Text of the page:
Wednesday, October 08, 2014

31 Days of Halloween - Day 8 - Movie 2

In The Mutations (1974), Donald Pleasance plays a mad scientist intent on creating monstrous plants and human-plant hybrids using his college students to experiment on. He's aided by Tom Baker as a hideously deformed co-owner of a traveling carnival who is bringing Pleasance his victims and then hiding them, post-experiment, in his freak show. Baker is doing all of this because Pleasance has promised that in the end he'll be able to cure his deformities and make him normal looking.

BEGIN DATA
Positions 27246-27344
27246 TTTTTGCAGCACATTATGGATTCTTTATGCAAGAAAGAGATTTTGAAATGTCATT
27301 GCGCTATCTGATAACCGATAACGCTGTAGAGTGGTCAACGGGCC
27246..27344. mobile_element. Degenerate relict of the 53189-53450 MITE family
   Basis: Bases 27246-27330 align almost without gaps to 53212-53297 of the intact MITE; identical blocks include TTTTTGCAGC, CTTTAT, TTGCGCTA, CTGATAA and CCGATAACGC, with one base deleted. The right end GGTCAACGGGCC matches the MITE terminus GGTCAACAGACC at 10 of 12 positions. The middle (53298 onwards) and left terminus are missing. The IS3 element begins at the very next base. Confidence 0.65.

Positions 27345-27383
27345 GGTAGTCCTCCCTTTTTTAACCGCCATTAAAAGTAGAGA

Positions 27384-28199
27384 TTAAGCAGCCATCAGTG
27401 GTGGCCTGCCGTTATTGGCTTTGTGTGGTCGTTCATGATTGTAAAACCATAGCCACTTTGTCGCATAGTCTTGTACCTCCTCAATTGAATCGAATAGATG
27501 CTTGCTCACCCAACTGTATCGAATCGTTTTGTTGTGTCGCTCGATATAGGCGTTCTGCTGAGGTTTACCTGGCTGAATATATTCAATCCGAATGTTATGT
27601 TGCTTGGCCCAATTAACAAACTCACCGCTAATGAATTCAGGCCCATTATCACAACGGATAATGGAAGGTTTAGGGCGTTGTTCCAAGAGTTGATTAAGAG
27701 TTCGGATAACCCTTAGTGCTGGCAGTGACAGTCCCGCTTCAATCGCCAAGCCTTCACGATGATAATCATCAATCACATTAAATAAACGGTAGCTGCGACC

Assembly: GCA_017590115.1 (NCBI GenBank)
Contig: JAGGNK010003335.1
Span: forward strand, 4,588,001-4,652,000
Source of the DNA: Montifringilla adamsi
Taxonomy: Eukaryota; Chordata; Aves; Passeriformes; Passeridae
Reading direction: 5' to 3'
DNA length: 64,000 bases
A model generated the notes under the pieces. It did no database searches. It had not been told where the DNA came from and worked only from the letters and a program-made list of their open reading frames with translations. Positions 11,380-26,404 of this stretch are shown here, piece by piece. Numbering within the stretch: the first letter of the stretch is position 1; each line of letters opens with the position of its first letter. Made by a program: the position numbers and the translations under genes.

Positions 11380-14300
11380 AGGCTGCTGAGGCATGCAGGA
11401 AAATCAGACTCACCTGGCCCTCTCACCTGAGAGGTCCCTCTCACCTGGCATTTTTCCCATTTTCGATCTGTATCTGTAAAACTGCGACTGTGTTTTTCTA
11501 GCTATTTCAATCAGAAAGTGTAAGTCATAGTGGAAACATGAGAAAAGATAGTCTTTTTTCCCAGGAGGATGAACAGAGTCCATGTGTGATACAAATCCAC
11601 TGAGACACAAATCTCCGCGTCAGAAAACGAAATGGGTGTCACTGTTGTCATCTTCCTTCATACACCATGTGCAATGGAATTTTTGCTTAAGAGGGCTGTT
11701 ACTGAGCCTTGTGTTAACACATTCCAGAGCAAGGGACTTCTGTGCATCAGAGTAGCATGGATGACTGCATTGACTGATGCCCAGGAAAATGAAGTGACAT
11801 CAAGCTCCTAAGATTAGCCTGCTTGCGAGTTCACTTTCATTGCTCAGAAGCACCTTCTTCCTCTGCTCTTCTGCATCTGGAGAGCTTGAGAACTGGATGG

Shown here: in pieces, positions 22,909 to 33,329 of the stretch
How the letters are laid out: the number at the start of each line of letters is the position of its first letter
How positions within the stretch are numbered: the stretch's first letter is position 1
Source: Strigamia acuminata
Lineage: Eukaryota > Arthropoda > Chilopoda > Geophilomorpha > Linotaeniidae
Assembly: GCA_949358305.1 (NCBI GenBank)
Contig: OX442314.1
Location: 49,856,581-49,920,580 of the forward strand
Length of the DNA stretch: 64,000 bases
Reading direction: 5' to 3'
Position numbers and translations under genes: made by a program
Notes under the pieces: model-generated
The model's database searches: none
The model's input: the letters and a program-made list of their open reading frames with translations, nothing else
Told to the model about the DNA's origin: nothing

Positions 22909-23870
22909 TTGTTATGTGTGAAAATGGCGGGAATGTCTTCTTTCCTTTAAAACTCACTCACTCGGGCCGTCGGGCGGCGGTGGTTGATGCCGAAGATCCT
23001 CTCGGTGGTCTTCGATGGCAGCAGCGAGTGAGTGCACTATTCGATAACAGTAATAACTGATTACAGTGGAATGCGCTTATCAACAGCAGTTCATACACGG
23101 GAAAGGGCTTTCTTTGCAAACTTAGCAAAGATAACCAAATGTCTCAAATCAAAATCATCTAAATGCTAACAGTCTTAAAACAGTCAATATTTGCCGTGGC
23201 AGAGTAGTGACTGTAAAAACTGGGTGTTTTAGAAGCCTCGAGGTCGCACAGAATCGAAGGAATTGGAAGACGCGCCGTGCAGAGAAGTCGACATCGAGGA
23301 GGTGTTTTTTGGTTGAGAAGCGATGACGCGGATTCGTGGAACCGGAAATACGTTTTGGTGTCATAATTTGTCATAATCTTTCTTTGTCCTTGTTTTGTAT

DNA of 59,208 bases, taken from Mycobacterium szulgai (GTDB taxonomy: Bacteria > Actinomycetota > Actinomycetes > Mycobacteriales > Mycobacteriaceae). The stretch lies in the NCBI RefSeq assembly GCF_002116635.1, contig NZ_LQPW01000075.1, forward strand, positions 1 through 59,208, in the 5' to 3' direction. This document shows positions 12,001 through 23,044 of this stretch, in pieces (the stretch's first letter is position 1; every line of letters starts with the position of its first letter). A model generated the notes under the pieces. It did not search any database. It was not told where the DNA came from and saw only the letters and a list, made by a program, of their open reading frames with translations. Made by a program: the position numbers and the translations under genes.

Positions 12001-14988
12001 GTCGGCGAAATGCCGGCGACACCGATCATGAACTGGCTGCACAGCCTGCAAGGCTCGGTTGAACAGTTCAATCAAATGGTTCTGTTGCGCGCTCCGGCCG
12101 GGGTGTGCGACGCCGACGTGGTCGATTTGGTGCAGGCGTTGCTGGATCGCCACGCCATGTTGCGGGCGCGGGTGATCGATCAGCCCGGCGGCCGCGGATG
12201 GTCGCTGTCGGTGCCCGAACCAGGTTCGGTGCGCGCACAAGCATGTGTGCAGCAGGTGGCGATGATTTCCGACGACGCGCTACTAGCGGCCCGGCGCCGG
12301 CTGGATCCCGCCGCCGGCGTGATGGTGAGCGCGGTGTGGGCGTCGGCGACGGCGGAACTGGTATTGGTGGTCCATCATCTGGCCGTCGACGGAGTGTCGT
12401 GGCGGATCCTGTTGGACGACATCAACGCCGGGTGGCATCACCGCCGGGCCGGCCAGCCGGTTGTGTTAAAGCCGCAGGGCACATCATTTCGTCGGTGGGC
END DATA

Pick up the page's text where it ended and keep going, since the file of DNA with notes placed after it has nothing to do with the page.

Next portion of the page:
I'd been wanting to see this movie since seeing photos of the venus flytrap man in the pages of Famous Monsters decades ago. As with so many film stills seen in Famous Monsters, the promise of what the movies they represented held far outweighed what they actually delivered. Directed by award winning cinematographer, Jack Cardiff, this movie is a slow moving exercise in stretching out a very thin premise into a narrative in which nothing is really happening for most of the movie. On the monstrous front, Pleasance's plant creations are nice and weird in all their rubber glory, and Baker's make-up is well done. The result of the first human-plant hybrid that we see looks like a bad fish mask, and the venus fly trap man doesn't look too bad when we a re first introduced to him, but looks like a Power Rangers monster on the next view when he's in full on plantman mode. The cast of students are forgettably indistinguishable from one another. For the freaks, real genetically handicapped individuals are brought in. There's an effort to make them seen as real, individual people, which is successfully done, but there are more than one scene directly borrowed from Tod Browning's Freaks (1932). Baker's partner in the carnival, and reluctant partner in crime is played by Michael Dunn, and accomplished actor and little person, who gives a fine performance here. Also padding out the movie is a lot of time lapse photography of plants growing, and for the first few minutes, before even the credits begin, you would be forgiven if you thought you had put on a nature documentary by mistake. The Mutations is a really poor movie, punctuated by periodic moments that will captivate you enough to keep going with it, but once it's over, you'll never want to watch it again.

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